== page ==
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Guide to Calculating Mobility Management Benefits Victoria Transport Policy Institute

Consumer Savings Mobility management programs that improve affordable travel options and land use accessibility tend to provide consumer savings, increase transportation affordability, and support equity objectives (VTPI, 2006).

Consumer Cost Savings Subcategories

  • Vehicle operating cost savings (fuel, oil, tire wear).

  • Reduced mileage-based depreciation (vehicle wear-and-tear, increasing maintenance, repair and


  • Vehicle ownership cost savings.

  • Housing cost savings (such as reduced residential parking costs).

Mobility management strategies that improve lower cost transport options, such as walking, cycling, ridesharing and public transit, tend to provide the greatest consumer savings. Some strategies, such as parking cash out (allowing commuters the option of choosing cash instead of parking subsidies), Pay-As-You-Drive insurance, and location- efficient development provide direct financial benefits to consumers that drive less than average. Some pricing reforms directly increase consumer costs but their overall impacts depend on how revenues are used and the quality of travel options available.

Table 7

Consumer Cost Savings Effectiveness

Most Effective

Moderate Effects

Least Effective

Negative Impacts

Walking & cycling

Transit oriented



Transit improvements Rideshare programs Carsharing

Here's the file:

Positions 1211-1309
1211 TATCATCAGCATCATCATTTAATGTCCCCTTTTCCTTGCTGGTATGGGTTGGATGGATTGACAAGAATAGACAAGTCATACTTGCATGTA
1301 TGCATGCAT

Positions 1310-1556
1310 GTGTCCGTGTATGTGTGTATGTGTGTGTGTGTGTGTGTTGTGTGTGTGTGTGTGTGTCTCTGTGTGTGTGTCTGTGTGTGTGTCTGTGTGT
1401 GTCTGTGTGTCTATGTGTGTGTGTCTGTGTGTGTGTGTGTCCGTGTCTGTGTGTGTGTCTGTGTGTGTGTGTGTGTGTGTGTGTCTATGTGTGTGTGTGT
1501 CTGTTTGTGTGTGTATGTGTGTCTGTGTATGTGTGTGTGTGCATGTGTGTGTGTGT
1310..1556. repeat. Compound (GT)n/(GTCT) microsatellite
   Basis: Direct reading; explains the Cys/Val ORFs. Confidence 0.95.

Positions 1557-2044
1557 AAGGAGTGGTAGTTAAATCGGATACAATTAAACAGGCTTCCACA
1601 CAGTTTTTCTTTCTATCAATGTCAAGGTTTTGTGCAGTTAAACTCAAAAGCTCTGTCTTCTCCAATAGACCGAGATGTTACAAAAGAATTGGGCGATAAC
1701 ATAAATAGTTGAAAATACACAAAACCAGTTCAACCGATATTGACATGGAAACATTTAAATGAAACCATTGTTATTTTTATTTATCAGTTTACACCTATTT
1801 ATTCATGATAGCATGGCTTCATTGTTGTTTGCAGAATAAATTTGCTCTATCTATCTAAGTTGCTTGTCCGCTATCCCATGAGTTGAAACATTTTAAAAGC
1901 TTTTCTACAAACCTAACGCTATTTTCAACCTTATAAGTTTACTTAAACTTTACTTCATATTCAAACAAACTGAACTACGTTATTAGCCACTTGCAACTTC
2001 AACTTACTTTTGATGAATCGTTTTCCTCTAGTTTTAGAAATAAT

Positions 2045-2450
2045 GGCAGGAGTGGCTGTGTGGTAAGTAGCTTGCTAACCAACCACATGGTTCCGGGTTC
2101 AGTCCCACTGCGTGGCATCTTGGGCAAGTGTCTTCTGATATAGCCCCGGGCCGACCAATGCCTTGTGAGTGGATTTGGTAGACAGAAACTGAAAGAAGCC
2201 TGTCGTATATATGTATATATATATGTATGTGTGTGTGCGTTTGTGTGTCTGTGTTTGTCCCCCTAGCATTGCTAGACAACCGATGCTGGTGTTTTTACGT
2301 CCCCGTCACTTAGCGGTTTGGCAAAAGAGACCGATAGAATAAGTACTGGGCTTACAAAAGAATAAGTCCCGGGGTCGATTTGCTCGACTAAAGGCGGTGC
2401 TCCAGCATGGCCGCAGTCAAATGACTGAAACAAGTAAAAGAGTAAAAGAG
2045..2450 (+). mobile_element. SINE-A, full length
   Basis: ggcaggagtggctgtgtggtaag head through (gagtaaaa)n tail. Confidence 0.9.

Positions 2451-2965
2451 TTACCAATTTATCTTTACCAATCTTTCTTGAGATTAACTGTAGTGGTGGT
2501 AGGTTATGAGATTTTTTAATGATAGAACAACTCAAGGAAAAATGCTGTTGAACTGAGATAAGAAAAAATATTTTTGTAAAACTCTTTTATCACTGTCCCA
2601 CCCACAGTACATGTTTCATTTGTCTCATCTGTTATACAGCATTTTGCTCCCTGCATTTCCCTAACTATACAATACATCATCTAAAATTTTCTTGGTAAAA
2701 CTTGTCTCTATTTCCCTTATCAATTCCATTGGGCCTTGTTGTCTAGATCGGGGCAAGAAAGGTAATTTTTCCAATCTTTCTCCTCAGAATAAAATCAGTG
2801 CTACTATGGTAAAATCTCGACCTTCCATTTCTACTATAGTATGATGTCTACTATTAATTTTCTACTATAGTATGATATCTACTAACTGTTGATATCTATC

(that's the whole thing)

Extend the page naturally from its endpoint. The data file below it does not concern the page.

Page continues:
Telework Commute trip reduction PAYD vehicle insurance Location-efficient development

School and campus transport management

Tourist transport


Taxi service improvements Nonmotorized promotion Flextime HOV priority

Smart growth Marketing programs Carfree planning Traffic calming F r e i g t h t t r a n s p o r


Parking pricing Fuel tax increases Congestion pricing

Overall impacts

depend on how revenues are used and the quality of transport options available.

This table identifies how various mobility management strategies reduce consumer costs.

Conventional transport economic evaluation considers vehicle operating costs, but often overlooks mileage-based depreciation and vehicle ownership costs. Reduced vehicle mileage provides fuel cost savings averaging 10¢ to 20¢ per mile, and reduces mileage- based depreciation that also averages 5¢ to 20¢ per mile. Improved travel options allow some households to reduce vehicle ownership, providing savings that typically average $2,000 to $4,000 annually per vehicle eliminated. Parking cash out and PAYD insurance provide hundreds of dollars in annual financial benefits to people who drive less than average. Specific analysis would help evaluate overall impacts of user charges that reduce other fees and taxes.


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